February 16, 2011
UKIPT Nottingham has been and gone, and what a wonderful event it was. The 'Dusk till Dawn' cardroom really is one the best places to play poker anywhere, the Stars staff were friendly as always, and the UKIPT dealers and staff do a great job every time. I'm not going to talk about my Main Event too much as it didn't build to a deep enough run but I was happy with my play and know that I wouldn't do anything differently in my exit hand, it was perfectly standard, and sometimes doing the right thing still means you go out. To win or go deep in a 1000 player field you need luck on your side. I look forward to reading the reports from the members of Team Black Belt that did make it deep.
I was happy with my preparation, and attitude for the event as I got an early night before the tournament, and felt fresh. I again took it easy on Friday night which meant that on Saturday I was able to put in a few hours grinding online while the football results came in, and virtually railing my friends in the event from my hotel room. While this might not sound terribly exciting, I'm pleased that I was disciplined about things because if you have one too many beers early in the weekend, it can have repercussions later on. These events are great social occasions and I love meeting the circuit regulars for a beer at the end of the day, there are so many great people on the tour and we can relate to each other and our unconventional lives in ways that we can't with our regular non-poker friends. It's just important to strike the right balance so that you're winding down at the end of the day, you have to be professional.
I did allow myself the night off on Saturday to have leaving drinks for Raz from Pokerstars, and some of our other friends including new Black Belt Poker members were there too. Raz, and all of the Stars staff look after us, and are friends to us, at each leg we attend so we were all happy to give her a send off, and I'm sure we'll see her at a stop again soon.
Sunday, I played the 'High Roller' tournament, a £1500+120 buy in, (eat your heart out, Sam Trickett). With a monkey buy in Main Event, it makes sense to a have a larger buy in side event over the weekend to help justify the travel costs for the established pros such as Channing, Zimbler, Devilfish, and the host of younger EPT regulars. While there were a number of top pros in the 80 runner field, I feel like there was plenty of value from the locals and satellite qualifiers, especially given that we play 8handed from the beginning and with a really great structure. I am not 'rolled for tournaments this size but did sell some pieces on IrishPokerBoards. This was the first time I'd done this and was very pleased with the response so sincere thanks to those that invested.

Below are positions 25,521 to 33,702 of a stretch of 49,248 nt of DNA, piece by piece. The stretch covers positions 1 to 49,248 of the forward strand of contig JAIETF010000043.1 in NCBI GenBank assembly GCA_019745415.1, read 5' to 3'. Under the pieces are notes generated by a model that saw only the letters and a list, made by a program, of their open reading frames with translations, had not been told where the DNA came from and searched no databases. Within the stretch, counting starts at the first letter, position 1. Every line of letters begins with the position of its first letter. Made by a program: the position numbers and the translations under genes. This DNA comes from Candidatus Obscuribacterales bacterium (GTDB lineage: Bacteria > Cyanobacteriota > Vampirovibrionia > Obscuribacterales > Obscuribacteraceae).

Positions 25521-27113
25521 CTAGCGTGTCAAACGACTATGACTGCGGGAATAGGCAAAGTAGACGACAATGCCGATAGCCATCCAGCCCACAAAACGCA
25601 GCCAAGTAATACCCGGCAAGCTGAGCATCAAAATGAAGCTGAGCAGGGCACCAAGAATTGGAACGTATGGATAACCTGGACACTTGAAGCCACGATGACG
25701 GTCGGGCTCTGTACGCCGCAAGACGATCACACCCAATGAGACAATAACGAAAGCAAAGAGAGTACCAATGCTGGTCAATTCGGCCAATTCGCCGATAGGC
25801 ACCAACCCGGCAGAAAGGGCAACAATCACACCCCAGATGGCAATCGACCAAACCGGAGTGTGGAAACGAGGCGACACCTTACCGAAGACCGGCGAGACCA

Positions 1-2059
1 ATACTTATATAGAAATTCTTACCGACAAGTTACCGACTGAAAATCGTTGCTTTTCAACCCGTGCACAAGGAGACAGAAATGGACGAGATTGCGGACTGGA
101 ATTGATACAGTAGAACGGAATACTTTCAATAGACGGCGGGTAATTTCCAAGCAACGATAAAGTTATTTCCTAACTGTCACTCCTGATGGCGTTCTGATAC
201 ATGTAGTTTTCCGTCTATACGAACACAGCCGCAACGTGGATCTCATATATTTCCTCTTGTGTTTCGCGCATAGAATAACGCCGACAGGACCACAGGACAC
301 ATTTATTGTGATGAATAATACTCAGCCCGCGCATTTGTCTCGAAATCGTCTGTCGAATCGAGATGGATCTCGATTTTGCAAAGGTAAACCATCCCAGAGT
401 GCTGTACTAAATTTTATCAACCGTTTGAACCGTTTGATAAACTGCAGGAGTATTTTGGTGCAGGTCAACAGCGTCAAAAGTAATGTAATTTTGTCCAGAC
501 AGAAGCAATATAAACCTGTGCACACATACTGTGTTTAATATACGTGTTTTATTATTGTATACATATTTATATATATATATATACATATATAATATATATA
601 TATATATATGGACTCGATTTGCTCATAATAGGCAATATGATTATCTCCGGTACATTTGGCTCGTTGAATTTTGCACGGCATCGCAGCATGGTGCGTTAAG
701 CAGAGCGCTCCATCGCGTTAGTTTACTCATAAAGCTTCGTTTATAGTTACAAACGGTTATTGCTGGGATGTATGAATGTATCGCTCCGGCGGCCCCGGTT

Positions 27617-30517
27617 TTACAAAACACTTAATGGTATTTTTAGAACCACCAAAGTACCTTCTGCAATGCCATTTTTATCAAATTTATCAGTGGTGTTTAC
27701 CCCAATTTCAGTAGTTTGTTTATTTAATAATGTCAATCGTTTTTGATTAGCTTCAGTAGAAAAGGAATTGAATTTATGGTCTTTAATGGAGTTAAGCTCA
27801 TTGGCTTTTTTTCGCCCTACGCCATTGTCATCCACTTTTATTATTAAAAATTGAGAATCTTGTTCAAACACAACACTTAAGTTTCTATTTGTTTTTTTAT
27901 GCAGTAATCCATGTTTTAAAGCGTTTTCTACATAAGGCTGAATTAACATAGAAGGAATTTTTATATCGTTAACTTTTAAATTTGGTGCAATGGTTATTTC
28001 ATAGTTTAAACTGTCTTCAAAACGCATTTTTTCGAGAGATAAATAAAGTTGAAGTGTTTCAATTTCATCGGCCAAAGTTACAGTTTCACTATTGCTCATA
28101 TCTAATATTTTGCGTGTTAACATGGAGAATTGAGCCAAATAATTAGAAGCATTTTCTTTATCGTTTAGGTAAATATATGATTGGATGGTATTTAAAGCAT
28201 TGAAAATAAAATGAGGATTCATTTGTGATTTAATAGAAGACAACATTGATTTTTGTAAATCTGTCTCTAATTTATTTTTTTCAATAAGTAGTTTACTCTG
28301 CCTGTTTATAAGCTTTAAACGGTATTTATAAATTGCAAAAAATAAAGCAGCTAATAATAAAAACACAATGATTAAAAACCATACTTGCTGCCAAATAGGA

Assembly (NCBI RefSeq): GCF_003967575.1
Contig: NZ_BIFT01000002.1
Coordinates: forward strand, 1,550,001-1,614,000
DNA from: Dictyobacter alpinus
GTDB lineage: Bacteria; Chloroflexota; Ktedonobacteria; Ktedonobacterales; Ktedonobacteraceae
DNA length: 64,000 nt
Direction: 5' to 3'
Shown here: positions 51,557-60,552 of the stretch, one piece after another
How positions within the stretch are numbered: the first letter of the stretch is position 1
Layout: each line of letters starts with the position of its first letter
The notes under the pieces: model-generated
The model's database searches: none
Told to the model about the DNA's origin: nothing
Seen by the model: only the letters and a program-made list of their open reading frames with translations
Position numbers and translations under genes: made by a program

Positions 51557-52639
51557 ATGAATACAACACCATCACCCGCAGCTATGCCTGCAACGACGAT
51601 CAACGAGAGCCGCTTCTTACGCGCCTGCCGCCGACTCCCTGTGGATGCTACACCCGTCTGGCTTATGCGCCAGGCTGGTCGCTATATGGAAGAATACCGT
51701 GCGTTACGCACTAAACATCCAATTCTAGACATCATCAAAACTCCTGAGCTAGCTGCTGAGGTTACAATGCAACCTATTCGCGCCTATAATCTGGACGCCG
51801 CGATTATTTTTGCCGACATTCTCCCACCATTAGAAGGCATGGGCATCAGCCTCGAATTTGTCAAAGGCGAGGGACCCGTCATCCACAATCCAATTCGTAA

My first table had Chris Brammer and James Keys, but Chris busted in the first couple of levels, playing a bit faster than is necessary I would say. He was replaced by Jake Cody. I think both Jake and James are top notch players, and they've both had a great year. They both play pretty solid early on, but do take advantage of good squeeze spots when they arise. Jake in particular has a reputation as being crazy aggressive but it simply isn't the case at this stage of a tournament. I have played with him deep in a tournament in Edinburgh and at that stage he moves his preflop aggression up a notch and will 3bet and 4bet light and is constantly put pressure on. Both players play extremely well down the streets, and are as it happens two of the nicest guys in poker. I managed to chip up to 45k after the first 4 levels, no big double up, but I did get max value from my big hands. Tim Blake tried to run two big bluffs against me and I had a hand on both occasions and picked them off. James Keys had position on me but had gotten shortish early and so wasn't as much of a thorn as he might have been. I was really happy with my play early on, and I was quite active especially once my stack was big.
After dinner I lost two keys hands. I opened QQ on the button and was flat called by the small blind, an older guy that was a bit of a station. He check/called a bet on a low flop, and check/raised a J turn. I flatted and also called his bet on the K river, and was shown KJ. I then doubled up a short stack that had check raised all in on a KQx board my KJ under AK. Down to about 25k and our table broke.
Myself and James Keys were moved to probably the worst table in the room with James Dempsey (Flushy), Vicky Coren, Jeff Kimber and Neil Channing. I hate playing Neil; he knows me really well, I somehow feel under greater scrutiny when I play him because he backs me, and I kinda find his style difficult to play against. He does things that a lot of the younger guys don't; unusual lines, he will sometimes open limp, and flat call in spots where others might 3bet. I think he is a great player and his unconventional style makes him tough to play against. As it proved, he was my biggest pain to deal with.